Disclaimer: By any means, I am no Mosin Nagant rifle expert, so this article is just more of presenting basic information to give you an idea of what criteria to consider for this historical firearm’s price.
Now that’s out of the way, let’s take a closer look at these common yet important factors.
While scratches and minor damage may add aesthetic value for collectors, buyers who intend to use and customize the weapon would prefer a well-maintained Mosin.
According to experts, Mosin’s price drastically increased in recent years due to the spike of weapon owners looking to add the 19th Century weapon into their arsenal. The more in good condition the rifle, the more it would be worth, considering some owners might want to customize and actually use the firearm. And we are looking into a price as low as $150. Before the spike in interest, the Mosin Nagant rifle was valued at no more than $100. But, as mentioned, the appreciation for the historical piece has increased recently, so there might no longer be below $100.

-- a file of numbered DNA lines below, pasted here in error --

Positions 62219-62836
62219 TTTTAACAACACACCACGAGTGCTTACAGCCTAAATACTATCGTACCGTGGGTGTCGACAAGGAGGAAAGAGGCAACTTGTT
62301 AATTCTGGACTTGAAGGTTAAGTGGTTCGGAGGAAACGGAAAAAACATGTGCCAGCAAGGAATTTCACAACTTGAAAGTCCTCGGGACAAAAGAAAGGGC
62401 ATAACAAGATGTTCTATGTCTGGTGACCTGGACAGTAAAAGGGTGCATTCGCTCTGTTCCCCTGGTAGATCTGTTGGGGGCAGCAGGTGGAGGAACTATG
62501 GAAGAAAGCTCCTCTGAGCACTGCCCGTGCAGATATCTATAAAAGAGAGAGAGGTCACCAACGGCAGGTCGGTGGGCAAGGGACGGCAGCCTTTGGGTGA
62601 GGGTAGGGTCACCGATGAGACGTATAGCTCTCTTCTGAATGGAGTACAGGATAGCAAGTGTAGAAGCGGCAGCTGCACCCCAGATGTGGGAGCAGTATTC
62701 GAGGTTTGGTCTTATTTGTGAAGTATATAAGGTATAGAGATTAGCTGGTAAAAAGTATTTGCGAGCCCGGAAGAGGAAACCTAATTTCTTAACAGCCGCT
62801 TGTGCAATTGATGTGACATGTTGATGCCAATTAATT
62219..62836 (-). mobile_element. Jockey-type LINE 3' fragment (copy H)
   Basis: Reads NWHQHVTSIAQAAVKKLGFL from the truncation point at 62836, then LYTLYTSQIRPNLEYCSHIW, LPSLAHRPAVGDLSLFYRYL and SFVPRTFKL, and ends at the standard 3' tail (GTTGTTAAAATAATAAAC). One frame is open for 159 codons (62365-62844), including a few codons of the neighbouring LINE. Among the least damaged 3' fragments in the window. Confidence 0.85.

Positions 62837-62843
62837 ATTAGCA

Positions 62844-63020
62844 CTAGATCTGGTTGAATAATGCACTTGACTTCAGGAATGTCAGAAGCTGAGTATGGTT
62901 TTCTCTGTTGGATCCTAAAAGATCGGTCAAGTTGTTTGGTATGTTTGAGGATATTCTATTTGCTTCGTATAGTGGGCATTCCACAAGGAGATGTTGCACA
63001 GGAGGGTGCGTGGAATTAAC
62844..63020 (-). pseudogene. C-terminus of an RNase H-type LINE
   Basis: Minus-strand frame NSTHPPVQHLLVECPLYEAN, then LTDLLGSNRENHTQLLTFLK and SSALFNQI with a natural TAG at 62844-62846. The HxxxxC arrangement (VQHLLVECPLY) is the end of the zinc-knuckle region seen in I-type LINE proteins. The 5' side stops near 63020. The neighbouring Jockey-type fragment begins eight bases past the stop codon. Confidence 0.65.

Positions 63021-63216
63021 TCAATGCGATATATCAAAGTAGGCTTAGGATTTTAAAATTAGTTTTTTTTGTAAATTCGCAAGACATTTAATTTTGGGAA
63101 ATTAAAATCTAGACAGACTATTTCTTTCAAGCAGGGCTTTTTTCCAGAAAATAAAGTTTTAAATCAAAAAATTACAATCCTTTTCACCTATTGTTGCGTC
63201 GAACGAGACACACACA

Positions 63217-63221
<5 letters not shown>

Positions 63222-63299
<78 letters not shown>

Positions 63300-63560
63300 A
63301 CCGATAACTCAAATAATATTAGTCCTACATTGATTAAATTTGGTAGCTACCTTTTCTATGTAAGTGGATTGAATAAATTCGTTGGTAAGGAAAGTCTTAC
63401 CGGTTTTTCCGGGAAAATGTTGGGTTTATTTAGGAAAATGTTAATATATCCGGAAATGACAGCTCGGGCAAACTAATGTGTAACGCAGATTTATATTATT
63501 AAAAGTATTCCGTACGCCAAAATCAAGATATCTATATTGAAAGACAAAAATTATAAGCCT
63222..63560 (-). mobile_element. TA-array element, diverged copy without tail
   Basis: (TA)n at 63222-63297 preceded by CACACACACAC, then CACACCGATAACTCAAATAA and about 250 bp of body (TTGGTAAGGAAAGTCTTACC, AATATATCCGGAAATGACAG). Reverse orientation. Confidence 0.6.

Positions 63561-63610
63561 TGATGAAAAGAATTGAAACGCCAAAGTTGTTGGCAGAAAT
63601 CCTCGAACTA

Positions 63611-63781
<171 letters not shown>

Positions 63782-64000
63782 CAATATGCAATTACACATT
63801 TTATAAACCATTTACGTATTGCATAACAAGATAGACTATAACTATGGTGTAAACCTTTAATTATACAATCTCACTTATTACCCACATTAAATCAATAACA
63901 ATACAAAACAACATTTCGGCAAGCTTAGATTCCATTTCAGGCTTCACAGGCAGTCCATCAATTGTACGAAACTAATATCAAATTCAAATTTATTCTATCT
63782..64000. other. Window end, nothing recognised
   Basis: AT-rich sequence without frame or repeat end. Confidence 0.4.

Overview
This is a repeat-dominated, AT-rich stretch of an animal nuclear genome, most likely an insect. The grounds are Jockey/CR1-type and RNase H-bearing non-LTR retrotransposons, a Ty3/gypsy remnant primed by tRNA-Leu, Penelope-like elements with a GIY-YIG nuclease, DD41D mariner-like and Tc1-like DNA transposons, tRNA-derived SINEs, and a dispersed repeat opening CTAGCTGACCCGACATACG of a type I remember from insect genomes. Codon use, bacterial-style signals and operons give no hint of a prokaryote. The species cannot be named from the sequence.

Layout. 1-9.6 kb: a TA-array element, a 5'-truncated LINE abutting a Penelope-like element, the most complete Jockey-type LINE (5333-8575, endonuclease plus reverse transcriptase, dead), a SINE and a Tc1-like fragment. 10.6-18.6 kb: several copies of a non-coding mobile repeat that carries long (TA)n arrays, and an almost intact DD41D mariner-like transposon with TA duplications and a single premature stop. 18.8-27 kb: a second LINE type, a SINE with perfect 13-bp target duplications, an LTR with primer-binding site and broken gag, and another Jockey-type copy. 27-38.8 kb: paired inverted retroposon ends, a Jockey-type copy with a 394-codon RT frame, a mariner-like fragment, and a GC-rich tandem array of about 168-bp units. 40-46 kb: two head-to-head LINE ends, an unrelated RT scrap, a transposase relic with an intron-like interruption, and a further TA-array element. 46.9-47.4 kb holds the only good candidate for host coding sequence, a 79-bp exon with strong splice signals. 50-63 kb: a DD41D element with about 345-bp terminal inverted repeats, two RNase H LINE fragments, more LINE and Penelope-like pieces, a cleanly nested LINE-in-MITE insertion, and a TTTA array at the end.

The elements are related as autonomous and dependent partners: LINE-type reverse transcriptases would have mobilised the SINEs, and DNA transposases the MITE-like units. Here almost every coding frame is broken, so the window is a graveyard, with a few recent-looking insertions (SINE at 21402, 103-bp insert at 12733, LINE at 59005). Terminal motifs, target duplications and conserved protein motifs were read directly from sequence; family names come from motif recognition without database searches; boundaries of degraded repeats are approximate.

Rarity & Accessories
I’m talking about odd modifications, rare customizations, and its accessories if you own one. The rare your Mosin Nagant, the more valuable it would be for interested buyers and historical collectors. When inspecting the rifle, look for serial numbers and stamps indicating its rarity. Some units considered to be rare are versions manufactured by Remington and/or Westinghouse.